Pfc. Sheffield Clark remembers well those early days, “It was the frantic hit-and-run tactics . . . [as they ran South]. We were short on ammo and supplies. Tiger tanks (Russian T-34s) were our nightmare and we had no ammo for our rocket launchers (anti-tank weapons). At one time, our field artillery unit was 2,000 yards ahead of the 3rd Infantry we were supposed to be supporting. Infiltrators were picking us off—dressed up like old Korean women—with pistols held at real old Korean women to get past our outposts, posed as refugees moving south away from the fighting. Our position was overrun by infiltrators who came in behind us. The attack was so swift that our machine gunners were killed and our own machine guns were turned against us. They captured our 105s, then captured a trainload of ammo for them. There were only 12 of us left out of my battery by the time we got back to Taejon.”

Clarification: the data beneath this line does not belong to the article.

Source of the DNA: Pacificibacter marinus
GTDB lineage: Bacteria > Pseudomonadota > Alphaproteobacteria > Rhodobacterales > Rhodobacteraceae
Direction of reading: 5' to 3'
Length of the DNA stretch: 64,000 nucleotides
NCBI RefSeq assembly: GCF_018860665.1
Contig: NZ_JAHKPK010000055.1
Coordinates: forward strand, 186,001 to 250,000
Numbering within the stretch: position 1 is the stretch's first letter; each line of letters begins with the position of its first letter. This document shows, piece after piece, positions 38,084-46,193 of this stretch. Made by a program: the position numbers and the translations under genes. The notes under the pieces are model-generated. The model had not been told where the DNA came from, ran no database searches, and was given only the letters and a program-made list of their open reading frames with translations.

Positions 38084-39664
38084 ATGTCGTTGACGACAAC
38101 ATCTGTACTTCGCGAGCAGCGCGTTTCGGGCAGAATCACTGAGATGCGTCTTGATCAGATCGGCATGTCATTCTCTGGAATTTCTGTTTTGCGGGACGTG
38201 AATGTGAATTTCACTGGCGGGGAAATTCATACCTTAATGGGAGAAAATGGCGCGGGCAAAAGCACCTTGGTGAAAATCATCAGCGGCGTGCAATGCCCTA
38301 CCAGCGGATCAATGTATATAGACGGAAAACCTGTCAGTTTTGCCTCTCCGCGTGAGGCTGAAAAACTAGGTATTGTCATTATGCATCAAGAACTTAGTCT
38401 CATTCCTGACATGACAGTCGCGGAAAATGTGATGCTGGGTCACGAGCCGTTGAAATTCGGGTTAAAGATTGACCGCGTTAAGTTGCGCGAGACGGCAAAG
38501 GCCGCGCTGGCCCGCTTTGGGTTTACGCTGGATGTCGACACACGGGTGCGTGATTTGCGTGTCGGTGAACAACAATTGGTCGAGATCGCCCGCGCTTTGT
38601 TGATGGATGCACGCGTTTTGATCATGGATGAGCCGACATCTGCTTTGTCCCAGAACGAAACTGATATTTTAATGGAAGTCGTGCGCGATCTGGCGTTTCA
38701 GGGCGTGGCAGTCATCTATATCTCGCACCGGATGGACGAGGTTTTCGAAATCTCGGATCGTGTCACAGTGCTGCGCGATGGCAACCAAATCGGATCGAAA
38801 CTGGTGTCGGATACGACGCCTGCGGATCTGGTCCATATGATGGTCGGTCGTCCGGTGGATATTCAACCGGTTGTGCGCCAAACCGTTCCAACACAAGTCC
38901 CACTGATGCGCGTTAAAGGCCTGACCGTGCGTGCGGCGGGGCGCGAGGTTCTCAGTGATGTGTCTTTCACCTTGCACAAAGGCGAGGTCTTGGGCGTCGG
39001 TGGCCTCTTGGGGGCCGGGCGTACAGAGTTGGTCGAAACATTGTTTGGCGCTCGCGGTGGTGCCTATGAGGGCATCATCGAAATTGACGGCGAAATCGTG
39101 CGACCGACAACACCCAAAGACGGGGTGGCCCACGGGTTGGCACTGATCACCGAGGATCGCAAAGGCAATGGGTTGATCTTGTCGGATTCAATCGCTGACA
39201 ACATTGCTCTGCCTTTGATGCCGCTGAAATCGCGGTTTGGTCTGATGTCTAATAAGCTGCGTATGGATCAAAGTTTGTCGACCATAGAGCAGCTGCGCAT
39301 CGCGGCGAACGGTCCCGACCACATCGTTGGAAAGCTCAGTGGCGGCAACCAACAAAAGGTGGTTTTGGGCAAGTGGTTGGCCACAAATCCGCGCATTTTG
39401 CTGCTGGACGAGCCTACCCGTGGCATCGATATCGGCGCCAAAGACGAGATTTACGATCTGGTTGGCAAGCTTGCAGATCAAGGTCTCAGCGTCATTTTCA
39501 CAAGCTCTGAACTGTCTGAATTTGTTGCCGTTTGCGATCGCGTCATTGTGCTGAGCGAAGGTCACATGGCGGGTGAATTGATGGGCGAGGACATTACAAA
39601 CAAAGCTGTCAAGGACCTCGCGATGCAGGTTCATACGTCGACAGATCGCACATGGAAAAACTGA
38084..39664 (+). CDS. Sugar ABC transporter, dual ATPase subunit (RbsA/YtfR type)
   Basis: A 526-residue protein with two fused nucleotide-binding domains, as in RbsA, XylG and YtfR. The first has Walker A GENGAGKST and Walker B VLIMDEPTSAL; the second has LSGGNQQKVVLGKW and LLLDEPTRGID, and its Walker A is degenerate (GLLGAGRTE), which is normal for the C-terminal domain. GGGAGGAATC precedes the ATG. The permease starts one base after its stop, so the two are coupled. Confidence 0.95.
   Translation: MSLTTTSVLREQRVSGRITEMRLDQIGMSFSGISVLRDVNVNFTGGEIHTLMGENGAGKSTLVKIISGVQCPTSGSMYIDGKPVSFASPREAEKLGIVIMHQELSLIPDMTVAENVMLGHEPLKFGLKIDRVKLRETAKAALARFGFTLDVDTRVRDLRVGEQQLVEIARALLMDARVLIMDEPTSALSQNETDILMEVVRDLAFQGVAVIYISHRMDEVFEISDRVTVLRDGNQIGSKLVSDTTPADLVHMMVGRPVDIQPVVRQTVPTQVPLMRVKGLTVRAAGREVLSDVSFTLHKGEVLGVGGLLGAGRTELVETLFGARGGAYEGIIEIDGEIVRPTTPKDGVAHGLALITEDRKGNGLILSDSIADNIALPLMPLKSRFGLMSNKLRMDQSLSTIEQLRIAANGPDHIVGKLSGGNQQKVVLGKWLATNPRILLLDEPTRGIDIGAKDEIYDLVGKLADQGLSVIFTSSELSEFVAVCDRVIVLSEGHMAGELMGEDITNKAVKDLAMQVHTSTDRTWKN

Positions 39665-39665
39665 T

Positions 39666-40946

Military planners, following the line of advance, quickly realized that North Korea was advancing along the Seoul, Taejon, Taegu, Pusan axis. Knowing that the advance had to be stopped, the U.S. staked their defense on the natural boundary of the Kum River. The river had many sand bars, and was at times 300 yards wide and 15 feet deep. The Kum acted as a moat for the city of Taejon.
"Capture is such a horrible and terrifying event. You don't know what will happen to you. We had already seen men with their hands tied behind them and shot in the back of the head. You think that you, too, will be shot after being tortured. All of us were beaten soundly. And, as we moved back through their front lines, attempts were made by the front line troops to het or stab you." Shorty Estrabrook, American POW in Korea